There is an interesting quote from Madeleine Bunting in the Guardian:
There was a fascinating analysis in a Compass report last autumn, In Place of Cuts, on how much money the government saves by axing a £25,000 public sector employee. After you've calculated for all the lost income tax and national insurance contributions, and then factored in all the benefits this sacked employee would receive on jobseeker's allowance, guess the grand total saved? Less than £2,000. And that is before one tries to put a figure on the wider social costs of unemployment – depression, rise in illness, risk of long-term withdrawal from the labour market. It's a no-brainer.
Such arguments are heard regularly in private sector settings. For example, at the time of the withdrawal of BMW from the Longbridge plant in 2000, there were a number of arguments for government subsidy on the grounds that the cost of supporting workers in unemployment, the lost tax revenues, and so on outweighed the costs of subsidy.
But the claim is quite wrong, and fundamentally confused, nothing more than a classic canard. For the key gain to the economy is ignored in the calculation, namely the value of the output the worker will produce if she finds new employment doing something that adds, rather than destroys value. The same is true of the capital employed in the worthless enterprise – machines, plant, land. By being re-directed from activities that produce less value than they use up, such capital can become productive again.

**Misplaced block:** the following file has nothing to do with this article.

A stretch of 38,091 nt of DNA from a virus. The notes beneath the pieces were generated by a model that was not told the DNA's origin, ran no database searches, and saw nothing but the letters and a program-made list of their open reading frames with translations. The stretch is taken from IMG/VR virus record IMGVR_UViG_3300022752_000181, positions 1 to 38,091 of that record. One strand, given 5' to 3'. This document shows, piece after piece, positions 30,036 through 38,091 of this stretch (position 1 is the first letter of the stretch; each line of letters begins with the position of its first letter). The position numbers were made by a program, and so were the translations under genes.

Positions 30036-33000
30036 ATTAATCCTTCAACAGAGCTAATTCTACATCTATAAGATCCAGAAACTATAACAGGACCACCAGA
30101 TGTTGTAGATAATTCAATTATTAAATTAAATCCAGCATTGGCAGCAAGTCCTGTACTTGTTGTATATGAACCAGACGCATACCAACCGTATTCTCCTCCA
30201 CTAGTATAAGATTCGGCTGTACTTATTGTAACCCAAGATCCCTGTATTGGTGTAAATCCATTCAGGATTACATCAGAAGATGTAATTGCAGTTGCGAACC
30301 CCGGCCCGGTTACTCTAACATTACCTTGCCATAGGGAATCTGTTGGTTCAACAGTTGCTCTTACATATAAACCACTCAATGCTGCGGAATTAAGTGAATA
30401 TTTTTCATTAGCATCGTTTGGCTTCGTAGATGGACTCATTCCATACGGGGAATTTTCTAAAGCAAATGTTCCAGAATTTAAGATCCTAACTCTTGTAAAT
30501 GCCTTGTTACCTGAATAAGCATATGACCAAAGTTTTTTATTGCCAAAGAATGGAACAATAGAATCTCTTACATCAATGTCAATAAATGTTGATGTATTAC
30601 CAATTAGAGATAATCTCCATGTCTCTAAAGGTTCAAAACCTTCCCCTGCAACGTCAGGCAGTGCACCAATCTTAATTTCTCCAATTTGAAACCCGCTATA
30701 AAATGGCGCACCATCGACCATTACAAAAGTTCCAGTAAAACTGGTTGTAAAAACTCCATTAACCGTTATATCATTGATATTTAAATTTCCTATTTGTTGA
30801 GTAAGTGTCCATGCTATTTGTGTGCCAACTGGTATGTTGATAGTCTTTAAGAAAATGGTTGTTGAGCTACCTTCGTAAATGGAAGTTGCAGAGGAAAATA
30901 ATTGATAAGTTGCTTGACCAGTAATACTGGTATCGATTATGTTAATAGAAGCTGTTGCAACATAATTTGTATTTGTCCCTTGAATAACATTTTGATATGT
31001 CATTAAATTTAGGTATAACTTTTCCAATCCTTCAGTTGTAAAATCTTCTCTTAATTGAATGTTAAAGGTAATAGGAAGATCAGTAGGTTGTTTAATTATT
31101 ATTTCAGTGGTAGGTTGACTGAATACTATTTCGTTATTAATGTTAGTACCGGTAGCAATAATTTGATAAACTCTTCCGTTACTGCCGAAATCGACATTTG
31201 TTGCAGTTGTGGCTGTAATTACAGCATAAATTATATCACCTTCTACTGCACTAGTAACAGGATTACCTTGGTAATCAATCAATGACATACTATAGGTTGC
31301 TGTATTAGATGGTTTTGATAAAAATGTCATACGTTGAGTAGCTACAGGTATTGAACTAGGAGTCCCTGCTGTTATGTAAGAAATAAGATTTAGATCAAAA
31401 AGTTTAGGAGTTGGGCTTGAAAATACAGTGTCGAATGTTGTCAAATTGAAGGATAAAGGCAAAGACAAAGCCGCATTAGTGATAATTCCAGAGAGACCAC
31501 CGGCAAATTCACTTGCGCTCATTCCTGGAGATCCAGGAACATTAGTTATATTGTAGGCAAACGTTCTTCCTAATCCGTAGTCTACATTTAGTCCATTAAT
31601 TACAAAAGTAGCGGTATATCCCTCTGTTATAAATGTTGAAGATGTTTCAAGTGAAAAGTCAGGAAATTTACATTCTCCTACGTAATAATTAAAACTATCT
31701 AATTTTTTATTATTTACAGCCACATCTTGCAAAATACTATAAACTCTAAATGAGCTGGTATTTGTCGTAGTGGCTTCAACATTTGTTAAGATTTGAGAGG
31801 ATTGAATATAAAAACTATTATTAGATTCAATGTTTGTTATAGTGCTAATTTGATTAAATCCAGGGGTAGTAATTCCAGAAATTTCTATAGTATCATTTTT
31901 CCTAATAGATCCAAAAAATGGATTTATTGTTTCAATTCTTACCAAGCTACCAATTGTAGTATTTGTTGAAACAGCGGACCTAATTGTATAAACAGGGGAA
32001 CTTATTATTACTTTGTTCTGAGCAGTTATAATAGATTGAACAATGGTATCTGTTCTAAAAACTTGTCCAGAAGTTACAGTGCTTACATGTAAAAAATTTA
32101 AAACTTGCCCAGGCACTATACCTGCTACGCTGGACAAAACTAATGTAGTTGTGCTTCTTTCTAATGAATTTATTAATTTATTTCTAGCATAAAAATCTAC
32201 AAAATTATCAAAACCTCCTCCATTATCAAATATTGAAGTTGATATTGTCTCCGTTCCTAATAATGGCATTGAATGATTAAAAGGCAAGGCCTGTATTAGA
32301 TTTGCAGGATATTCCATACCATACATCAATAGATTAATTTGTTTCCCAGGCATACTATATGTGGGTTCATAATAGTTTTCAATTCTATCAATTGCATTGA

Many parts of the public sector are pathologically unproductive. Public sector productivity actually contracted over the decade from 1997-2007, by 3.4%, whilst productivity in the rest of the economy rose by nearly 28%. The scope for public sector staff to be redirected into more productive private sector activities amounts to the order of one half of their total output (public sector workers, if re-employed in the private sector, might produce half as much again as they currently do in the public sector, simply by working at private sector productivity norms) – a huge potential gain.
Identifying over-manning and cutting down on excess staff will obviously not be a pleasant experience for those that have to find new jobs, but it will not be economically inefficient in the way Compass and Bunting claim.
Andrew Lilico is the Chief Economist of Policy Exchange